Friday, July 11, 2014

Digital Paint

It’s an odd thing to discover in midlife, but one thing my association with Five Directions Press has taught me is that I love to design book covers (books, too). Finding the right images and fonts, setting up the right combination of colors, catching the essence of a book in a few compelling images, defining elements that will tie a series together, even finding the exact placement on a page—all these tasks are deeply satisfying.

Book covers are important in selling books, even in a digital world. I know that. But for me, creating them is pure fun. It doesn’t matter that I can’t draw my way out of a paper bag. I can see when things should be aligned and when they shouldn’t. I appreciate art; I just can’t reproduce what my eyes see with a pencil, pen, or stylus. For that, I need Photoshop and InDesign. The effort involved puts nitpicking to shame: 3/72 of an inch left or right, up or down, can make all the difference. Yet I find it relaxing. Fade here, add an effect there, and the ordinary becomes beautiful.

I’ve heard people say that historical fiction demands paintings, not photographs, on its covers. I have nothing against paintings, of course, but I don’t really “get” the value of restricting a designer in this way. For starters, a photograph can be filtered or manipulated to resemble a painting with, say, Photoshop or AutoPaint. And a new writer with few funds may manage quite well with a $10 purchase from one of the stock photo services—or even Creative Commons or public domain art—so long as the images chosen are historically appropriate and well suited to the story. New designers often forget that the type is just as important as the image behind it: titles and authors’ names need to stand out even at thumbnail size, which can’t happen if the cover image overwhelms the words.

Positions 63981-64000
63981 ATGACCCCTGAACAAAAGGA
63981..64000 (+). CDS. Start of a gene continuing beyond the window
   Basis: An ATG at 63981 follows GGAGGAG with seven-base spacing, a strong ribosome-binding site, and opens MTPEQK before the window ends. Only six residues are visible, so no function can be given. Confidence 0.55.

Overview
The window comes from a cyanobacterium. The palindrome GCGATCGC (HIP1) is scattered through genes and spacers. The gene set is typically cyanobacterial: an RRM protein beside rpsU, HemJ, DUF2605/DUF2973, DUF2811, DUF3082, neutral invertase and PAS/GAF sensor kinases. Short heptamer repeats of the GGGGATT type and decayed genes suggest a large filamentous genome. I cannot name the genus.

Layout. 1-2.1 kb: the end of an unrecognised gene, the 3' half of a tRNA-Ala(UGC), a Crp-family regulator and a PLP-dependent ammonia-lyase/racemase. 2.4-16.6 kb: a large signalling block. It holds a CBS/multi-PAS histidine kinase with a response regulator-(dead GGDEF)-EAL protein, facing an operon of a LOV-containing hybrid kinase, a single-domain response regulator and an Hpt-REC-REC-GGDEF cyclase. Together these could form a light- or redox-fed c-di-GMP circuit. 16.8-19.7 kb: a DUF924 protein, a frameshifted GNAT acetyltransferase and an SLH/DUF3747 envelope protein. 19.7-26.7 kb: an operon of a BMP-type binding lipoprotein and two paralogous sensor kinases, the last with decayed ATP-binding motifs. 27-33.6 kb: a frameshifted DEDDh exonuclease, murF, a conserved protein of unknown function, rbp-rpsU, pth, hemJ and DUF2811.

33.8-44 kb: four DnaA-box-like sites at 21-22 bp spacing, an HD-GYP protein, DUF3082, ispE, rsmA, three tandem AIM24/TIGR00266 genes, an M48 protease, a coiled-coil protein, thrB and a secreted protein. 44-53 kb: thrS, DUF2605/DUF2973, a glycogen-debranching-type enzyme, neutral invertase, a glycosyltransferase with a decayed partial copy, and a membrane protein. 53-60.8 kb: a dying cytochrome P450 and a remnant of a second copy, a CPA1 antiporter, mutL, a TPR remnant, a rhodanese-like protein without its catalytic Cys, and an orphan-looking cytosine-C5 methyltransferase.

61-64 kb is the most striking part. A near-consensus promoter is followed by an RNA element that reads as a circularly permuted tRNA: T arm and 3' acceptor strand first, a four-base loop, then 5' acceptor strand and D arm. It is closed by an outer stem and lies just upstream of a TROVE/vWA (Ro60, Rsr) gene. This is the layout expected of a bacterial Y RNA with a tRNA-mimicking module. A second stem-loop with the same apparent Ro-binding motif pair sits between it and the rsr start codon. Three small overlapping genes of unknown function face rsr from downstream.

So this was my week for covers—not entirely, since the reason why I spent my late afternoons fooling around with images and point sizes was because I had already devoted so many hours to checking for commas that should have been semicolons and double spaces on a page that my brain could no longer process grammar and spelling. While helping my pal Courtney J. Hall finalize her covers for the soon-to-be released Some Rise by Sin and its as-yet-in-the planning stages sequel By Virtue Fall, I discovered an amazing picture of the Kola Peninsula on ThinkStock—perfect for the back cover of The Swan Princess, which had been giving me fits for its pedestrian inability to match the new covers for The Golden Lynx and The Winged Horse. And that gave me ideas for The Vermilion Bird and The Shattered Drum, which complete the Legends of the Five Directions series.

I won’t show you those. It will be eighteen months, at least, before I start work on Vermilion Bird—probably three years for Shattered Drum—and who knows what good ideas I may have had about the covers by then? But I will show you Some Rise by Sin, which should be released by the fall, and the full cover for The Swan Princess. Because even if you don’t need the inspiration, I do!

Please note that all these images come from Shutterstock, iStock, or ThinkStock and thus should not be reproduced unless you have purchased the rights to do so. The Five Directions Press logo was designed and is owned by Colleen Kelley.

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